Nnamdi Asomugha and Tessa Thompson

Courtesy of Amazon Studios

Nnamdi Asomugha and Tessa Thompson

SW+: It's 20 years since you started out in Hollywood. What would you say is the secret to your success?

EL: Being curious. When I moved to Hollywood 20 years ago, I was an extra. I was so curious. I would always be on set and I'd be asking questions, 'What's a mark? What's that? What's checking the gate?' They were like, 'Can somebody move the extra? This chick is bugging us!' I talked to the camera guy, I talked to the boom guy, I talked to the lighting people, I talked to the grips. I just wanted to know everything. I carried that with me throughout my career. When I started Desperate Housewives, I was even more curious. I'm still curious.

SW+: What lessons did you take away from your time on Desperate Housewives?

EL: Housewives was an amazing teaching ground for me. Again, I was always asking questions and I had so many amazing people there with me, directors, crew members, writers... It was so awesome to have experienced a decade of my life with such talented people.

SW+: You have been part of an effort to have more equal representation on screen but is there still room for improvement?

EL: Definitely. Unfortunately, there is still an archaic television system - that goes for streaming as well - in which they develop all of this stuff and then have the one Latino project and the one Black project. Why can't we put them all on? You can't keep tapping the same well for talent, in front and behind the camera. Innovation comes from diversity, from different perspectives and different storytellers.

Close

Eva Longoria Baston (David Parry/PA)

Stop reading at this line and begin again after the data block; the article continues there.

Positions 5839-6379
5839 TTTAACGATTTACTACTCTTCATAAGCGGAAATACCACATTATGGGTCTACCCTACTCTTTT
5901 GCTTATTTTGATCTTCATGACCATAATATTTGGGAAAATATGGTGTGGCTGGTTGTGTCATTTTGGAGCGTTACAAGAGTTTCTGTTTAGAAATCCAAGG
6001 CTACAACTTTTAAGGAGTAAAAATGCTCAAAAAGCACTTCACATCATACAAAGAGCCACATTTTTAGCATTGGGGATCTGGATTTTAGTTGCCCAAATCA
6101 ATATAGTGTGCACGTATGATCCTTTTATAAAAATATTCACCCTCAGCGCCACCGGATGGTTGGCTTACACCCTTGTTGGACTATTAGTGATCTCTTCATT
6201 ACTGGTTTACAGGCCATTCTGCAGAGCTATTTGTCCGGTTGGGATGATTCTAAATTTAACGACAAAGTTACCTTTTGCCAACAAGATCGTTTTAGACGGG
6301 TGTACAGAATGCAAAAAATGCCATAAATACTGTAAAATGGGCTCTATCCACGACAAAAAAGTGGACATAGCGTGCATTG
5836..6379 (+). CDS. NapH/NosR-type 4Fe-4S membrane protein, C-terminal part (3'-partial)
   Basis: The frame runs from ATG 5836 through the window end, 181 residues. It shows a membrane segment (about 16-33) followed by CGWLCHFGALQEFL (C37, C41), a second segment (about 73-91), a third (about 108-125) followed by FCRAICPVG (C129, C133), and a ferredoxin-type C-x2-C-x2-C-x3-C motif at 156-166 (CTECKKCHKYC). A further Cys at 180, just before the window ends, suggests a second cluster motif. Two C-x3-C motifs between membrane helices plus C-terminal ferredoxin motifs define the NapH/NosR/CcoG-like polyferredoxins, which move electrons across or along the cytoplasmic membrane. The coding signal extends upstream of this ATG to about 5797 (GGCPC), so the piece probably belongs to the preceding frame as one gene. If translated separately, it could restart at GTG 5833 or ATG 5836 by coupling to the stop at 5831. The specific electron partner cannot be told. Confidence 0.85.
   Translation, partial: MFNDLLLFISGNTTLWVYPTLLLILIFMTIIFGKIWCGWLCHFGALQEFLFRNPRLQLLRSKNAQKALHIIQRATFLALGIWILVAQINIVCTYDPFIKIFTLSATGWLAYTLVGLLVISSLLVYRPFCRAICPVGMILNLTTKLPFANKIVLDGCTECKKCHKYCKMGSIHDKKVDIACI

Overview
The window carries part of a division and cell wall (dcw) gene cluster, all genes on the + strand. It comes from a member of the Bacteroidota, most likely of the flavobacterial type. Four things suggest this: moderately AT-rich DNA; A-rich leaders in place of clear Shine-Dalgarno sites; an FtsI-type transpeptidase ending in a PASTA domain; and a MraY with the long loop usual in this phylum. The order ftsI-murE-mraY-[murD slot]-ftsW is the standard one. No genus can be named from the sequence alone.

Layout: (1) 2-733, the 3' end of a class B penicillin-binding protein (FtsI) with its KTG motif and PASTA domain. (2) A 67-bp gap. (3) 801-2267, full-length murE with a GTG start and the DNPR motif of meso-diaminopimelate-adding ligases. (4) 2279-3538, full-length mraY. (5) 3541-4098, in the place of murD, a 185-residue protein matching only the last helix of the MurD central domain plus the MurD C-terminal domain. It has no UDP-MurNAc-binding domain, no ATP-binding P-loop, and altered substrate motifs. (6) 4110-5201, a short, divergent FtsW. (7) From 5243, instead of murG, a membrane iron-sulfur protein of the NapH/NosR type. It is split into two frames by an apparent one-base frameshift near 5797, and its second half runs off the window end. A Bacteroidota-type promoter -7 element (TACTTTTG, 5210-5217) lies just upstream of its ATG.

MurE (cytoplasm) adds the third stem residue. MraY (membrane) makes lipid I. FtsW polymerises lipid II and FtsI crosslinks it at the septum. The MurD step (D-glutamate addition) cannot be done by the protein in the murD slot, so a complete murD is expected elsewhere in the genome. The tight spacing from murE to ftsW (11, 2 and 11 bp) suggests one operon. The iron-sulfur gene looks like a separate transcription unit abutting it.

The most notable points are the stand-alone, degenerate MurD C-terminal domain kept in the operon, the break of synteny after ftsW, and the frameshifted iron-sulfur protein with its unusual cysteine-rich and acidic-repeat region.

Eva Longoria Baston (David Parry/PA)

PA Archive/PA Images

Eva Longoria Baston (David Parry/PA)

SW+: Why did you decide to combine your activism with documentary making?

EL: I naturally gravitate to real life. I don't read fiction, probably because I have to read so many scripts. When I read a book, it's always a memoir, self-help or Constitution for dummies (laughs). I like searching for the truth. That's why I love documentaries. Even in the shows that I produce and direct, I love stories that are true or based on true events. I really like to bring the art form of storytelling from the actual source.

SW+: Finally, what is the best advice you have ever received?

Close

Eva with some of  the cast of Desperate Housewives

Eva with some of the cast of Desperate Housewives

Eva with some of the cast of Desperate Housewives

EL: I was going for some directing job and a really good friend of mine, a writer who I was practice-pitching to, said, 'OK, I gotta stop you. Walk out of the door, come back in with your white male privileged pants on and start again. I want you to act like you've got the job.' That was an 'A-ha!' moment for me. Now I walk into rooms and assume I'm the best person for the job, as opposed to hoping they hire me. That piece of advice gave me permission to be great and to assume equality, as opposed to asking for it.

⬤ Sylvie's Love is on Amazon Prime.

Download the Sunday World app

Now download the free app for all the latest Sunday World News, Crime, Irish Showbiz and Sport. Available on Apple and Android devices

Sunday World


Privacy